I was asking why we need gay film at all, and I seem to keep coming to the fact that we need to see ourselves, and not just in the "swish'n'fetchit" roles that we seem to suddenly be relegated to. You know, we're the "fairy" godfathers who make sure the straight couples meet, fall in love, and have a tastefully appointed place to go to. That's when we get out of our narcissism or boy chasing. Though never having sex. And, of course, most of the images are completely body conscious. I think it's interesting that two of the most out of character gay men created recently are on "The Sarah Silverman" show, created by a straight woman. And Brokeback was written by a straight woman, adapted by a straight woman and straight man, and directed by a straight man starring two straight actors. My big question is, and still unanswered, why are we seeming to not be telling more nuanced stories? I don't think it's impossible, but I find myself going to European cinema for more interesting portrayals of gays (Adventures of Felix and Bearcub being two recent examples, though I've loved I am My Own Wife, My Beautiful Laundrette, Beautiful Thing). I know this gets into (as was pointed out last night) that I'm thinking there is a "correct" way for us to represent ourselves. I don't. But I do think we have this glut of images that are making us somehow see ourselves as homogenous. And it's fascinating to me that I hear people saying we don't really need gay film, representation, anything since we're everywhere now and people accept us. I don't think that's true. There is still much to be done. But the danger in this is a generation losing its voice and believing what its being marketed--I think there is a danger that by thinking we don't need to tell specifically gay stories that we will lose our voice altogether. There is a new stereotype being created, and we're buying into it. I know this is a problem with representation with any "minority." I also think there is so much homophobia out there, even with ourselves, that we find it challenging still to even see ourselves and our relationships in a serious light.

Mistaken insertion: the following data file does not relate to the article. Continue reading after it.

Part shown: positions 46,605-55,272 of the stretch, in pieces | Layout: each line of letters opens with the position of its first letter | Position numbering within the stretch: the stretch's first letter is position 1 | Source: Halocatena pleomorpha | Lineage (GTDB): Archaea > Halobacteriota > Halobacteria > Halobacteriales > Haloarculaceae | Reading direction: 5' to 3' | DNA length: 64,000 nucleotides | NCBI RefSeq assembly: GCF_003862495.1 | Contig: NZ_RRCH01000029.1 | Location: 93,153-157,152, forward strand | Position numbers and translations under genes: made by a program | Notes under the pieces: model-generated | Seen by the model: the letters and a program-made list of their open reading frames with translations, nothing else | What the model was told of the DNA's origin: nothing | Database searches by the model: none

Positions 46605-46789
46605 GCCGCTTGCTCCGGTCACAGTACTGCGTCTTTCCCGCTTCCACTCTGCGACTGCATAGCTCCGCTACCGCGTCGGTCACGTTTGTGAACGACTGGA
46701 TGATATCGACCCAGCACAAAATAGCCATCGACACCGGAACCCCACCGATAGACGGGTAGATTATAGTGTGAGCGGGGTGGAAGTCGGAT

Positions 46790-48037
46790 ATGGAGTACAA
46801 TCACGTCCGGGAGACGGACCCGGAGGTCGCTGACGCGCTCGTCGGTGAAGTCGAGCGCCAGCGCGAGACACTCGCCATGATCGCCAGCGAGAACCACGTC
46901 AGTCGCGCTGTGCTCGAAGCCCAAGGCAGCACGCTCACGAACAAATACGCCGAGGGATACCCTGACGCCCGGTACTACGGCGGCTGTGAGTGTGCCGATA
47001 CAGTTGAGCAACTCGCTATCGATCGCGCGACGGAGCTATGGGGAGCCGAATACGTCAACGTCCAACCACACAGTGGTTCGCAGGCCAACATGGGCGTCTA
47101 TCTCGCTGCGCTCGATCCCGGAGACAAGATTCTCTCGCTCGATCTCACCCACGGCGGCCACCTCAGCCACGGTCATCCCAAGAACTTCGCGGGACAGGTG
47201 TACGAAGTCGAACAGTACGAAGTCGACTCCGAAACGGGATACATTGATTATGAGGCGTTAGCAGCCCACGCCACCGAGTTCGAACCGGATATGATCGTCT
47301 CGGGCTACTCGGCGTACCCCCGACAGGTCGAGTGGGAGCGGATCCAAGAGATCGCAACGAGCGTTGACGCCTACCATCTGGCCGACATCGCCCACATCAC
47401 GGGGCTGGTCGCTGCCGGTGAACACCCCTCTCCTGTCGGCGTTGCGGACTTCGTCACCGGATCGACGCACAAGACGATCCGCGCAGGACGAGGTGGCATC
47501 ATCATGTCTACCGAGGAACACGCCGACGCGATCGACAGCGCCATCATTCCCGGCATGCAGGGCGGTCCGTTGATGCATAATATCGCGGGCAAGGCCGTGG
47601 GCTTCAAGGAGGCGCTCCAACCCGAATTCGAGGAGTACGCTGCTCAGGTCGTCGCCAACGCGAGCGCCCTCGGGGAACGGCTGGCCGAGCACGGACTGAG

I also think we need to tell stories that deal with us as complex adults outside of a coming out or disease narrative. If there is anything that irks me about gay film it's that you have to be under thirty and have little body fat to be interesting--unless it's a comedy. I suppose this is just a microcosm of Hollywood, but still--I'd love to see it challenged. One of the most interesting things that was said last night was when I mentioned Robert Patrick's exhortation to younger gay writers to read what's out there already so they don't tell the same story. Someone said "Did he tell you also that he writes porn reviews for {I can't remember the name}? That's what he does to make money." And it's telling. I don't know his life, but I do know he wrote Kennedy's Children, and many specifically gay plays, and obviously doesn't make his living at it now. But for someone who has had a play on Broadway, and writes specifically gay material (like his Decades plays, which I really love), there is not a larger market. Perhaps it is all a question of the market. People have skin in their movies because it sells. Jeff Stryker sells out shows here because at the end he takes off his clothes. That's the world. If I have one wish for queer independent cinema, it's to tell real stories. I know money and sex are great motivators, but I'm hoping we can see more of things when it's not. I feel sometimes that there is a lot of gay content, and it's all the same.

Then again, so is most of Hollywood. So I guess my wish for queer cinema is my wish for all cinema: tell us a good story. Don't bore me.

And you know--this probably isn't even fair and slightly reductive, considering things like "Brothers and Sisters" and "Line of Beauty", but that's English. Anyhow, it's interesting to think about now that content in all media is increasing, and we are finding our place in it. And I don't even have logo, so I'm bad. Or just lucky? Hee hee. More further along.....

No comments: